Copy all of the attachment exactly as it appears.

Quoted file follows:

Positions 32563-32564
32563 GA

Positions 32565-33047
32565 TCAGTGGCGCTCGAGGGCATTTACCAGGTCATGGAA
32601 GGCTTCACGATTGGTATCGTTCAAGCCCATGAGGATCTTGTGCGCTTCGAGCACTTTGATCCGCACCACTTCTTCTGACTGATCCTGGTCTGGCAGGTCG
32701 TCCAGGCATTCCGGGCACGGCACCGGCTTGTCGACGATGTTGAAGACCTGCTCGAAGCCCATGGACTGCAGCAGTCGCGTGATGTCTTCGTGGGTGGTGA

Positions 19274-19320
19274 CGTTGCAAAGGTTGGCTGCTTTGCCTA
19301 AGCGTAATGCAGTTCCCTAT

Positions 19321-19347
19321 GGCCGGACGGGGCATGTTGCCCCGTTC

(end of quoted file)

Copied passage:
Positions 32563-32564
32563 GA

Positions 32565-33047
32565 TCAGTGGCGCTCGAGGGCATTTACCAGGTCATGGAA
32601 GGCTTCACGATTGGTATCGTTCAAGCCCATGAGGATCTTGTGCGCTTCGAGCACTTTGATCCGCACCACTTCTTCTGACTGATCCTGGTCTGGCAGGTCG
32701 TCCAGGCATTCCGGGCACGGCACCGGCTTGTCGACGATGTTGAAGACCTGCTCGAAGCCCATGGACTGCAGCAGTCGCGTGATGTCTTCGTGGGTGGTGA

Positions 19274-19320
19274 CGTTGCAAAGGTTGGCTGCTTTGCCTA
19301 AGCGTAATGCAGTTCCCTAT

Positions 19321-19347
19321 GGCCGGACGGGGCATGTTGCCCCGTTC